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Mosquée De Sidi Bou Said, Tunisia

One of my favorite things to do when traveling is visiting and praying at different mosques around the world. I love admiring the architecture of the buildings and seeing how each one is so different, yet beautifully crafted. Even if you are not a Muslim, I highly encourage you to visit if you can. It brings so much tranquility. Direct exposure to mosques challenges stereotypes and misconceptions about Islam, promoting a more nuanced and accurate understanding of the religion and its followers.

Sultan Qaboos Grand Mosque, Oman

I think my love for mosques came from the time I spent in Turkey a few years ago, where a mosque was constantly accessible. Though I had the chance to visit mosques that are both accessible to tourists and those strictly open for Muslims, you may find some tips I have come up with below to ensure you have a great experience while respecting the religion.

Some of my favorite mosques include Sultan Qaboos Grand Mosque in Muscat and the Sheikh Zayed Mosque in Abu Dhabi. These two are open to non-Muslims as well, but have set rules in place of when to visit, how to dress, etc.

1. Check the hours of operation.

The Old Friday Mosque, Maldives

Some mosques, like Sultan Qaboos Grand Mosque in Muscat (an absolute must visit!), is only open to public from 8 am to 11 am Saturdays to Thursdays. Most of them may close during prayer times and/or may be off limits to non-Muslims. In some cases, you may only be allowed to snap a picture from outside only. Keep in mind that there may also be local or global events that impact your visit, such as religious festivals and/or holidays.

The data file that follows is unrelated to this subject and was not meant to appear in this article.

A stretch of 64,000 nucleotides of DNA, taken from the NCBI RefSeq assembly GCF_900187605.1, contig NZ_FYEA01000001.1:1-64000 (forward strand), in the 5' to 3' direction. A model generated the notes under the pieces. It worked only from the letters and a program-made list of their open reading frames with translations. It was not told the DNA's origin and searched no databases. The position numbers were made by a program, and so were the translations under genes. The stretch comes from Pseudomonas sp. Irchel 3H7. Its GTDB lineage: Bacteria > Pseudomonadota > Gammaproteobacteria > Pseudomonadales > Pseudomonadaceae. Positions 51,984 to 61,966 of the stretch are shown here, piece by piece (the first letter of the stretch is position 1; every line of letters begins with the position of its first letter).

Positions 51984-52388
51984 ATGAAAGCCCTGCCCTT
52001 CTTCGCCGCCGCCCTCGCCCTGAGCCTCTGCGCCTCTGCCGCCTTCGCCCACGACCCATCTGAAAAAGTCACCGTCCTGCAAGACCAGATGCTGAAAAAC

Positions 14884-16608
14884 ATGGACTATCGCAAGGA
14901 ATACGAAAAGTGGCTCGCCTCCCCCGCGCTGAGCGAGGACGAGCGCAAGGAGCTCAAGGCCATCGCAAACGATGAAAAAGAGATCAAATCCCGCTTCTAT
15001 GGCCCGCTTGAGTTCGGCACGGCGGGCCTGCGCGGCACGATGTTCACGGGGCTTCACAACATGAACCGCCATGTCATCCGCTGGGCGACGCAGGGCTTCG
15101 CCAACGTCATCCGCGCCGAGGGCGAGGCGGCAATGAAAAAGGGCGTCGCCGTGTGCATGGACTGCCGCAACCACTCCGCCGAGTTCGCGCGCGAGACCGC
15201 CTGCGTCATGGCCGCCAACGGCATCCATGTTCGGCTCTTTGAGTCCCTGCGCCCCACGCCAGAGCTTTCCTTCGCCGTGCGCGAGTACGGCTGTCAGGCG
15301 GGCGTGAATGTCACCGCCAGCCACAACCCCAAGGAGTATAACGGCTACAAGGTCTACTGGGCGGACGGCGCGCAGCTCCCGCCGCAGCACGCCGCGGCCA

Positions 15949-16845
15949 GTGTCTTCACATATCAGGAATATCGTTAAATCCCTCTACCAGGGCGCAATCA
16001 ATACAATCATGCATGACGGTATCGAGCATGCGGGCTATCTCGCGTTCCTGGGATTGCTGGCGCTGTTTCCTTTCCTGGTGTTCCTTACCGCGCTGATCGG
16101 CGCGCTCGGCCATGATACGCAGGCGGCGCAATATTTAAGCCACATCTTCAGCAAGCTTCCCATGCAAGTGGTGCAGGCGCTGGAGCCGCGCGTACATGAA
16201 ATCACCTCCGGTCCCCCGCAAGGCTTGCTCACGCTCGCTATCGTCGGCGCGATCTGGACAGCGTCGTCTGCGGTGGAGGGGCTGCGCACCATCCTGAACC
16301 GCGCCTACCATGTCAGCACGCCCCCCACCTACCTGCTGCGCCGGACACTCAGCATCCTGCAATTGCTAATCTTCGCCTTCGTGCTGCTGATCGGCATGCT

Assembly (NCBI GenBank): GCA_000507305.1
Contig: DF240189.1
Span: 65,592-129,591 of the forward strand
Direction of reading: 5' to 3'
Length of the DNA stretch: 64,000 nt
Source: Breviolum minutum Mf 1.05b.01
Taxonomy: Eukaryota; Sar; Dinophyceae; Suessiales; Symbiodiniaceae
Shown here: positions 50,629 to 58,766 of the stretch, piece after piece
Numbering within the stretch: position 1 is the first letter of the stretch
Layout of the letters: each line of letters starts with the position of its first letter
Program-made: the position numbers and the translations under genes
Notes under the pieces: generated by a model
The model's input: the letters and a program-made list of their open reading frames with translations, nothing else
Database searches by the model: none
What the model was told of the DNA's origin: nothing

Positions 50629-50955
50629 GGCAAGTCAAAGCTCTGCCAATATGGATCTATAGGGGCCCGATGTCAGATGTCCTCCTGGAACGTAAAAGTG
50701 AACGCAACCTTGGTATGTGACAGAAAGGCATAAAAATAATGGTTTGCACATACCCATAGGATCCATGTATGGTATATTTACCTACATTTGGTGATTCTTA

2. Dress modestly.

Places like Shaykh Zayed Mosque in Abu Dhabi have shops accessible where you can buy the appropriate attire prior to your visit. There are places that allow you to borrow a long dress and scarf for the duration of your visit. For women, it's good to have a scarf handy, so that you can cover your hair. Additionally, as it is not appropriate for women to show skin, wearing long sleeves may be best. Avoid clothing that is too tight and/or revealing.

3. Remove your shoes before entering the prayer area.

Wear socks if you don't feel comfortable walking barefoot. As some places are quite big and filled with tourists, I strongly advise you to bring a bag (I always have a string bag handy for this) to put your shoes in and carry with you wherever you go.

4. Be mindful.

Hassan II Mosque, Morocco

As with any place of worship, be respectful of your surroundings. Don't raise your voice. Keep your phone on silent or turn it off.

If there are people praying in the area you find yourself in, avoid walking in front of them.

In some countries, it is frowned upon to take pictures of women, thus it is best to avoid it as much as possible. In other cases, mosques may prohibit photography. Always ask permission first.

5. Take a tour.

Al-Fateh Grand Mosque, Bahrain

Beyond admiring the grand beauty of the places, some places also allow you to learn about its history. Why not dive into the story to better appreciate what you see in front of you? Taking a tour also ensures that you are in areas that you are allowed to be in. Often times, men and women's prayer halls have separate entrances, and may be in different areas. Taking a tour is also a great way of enhancing your overall experience and appreciation.

Wondering what other benefits may come from visiting a mosque around the world? By engaging with the Muslim community through mosque visits, you contribute to building bridges of understanding and tolerance, fostering peace and harmony in diverse societies.

Have you visited a mosque around the world yet? Let me know where!


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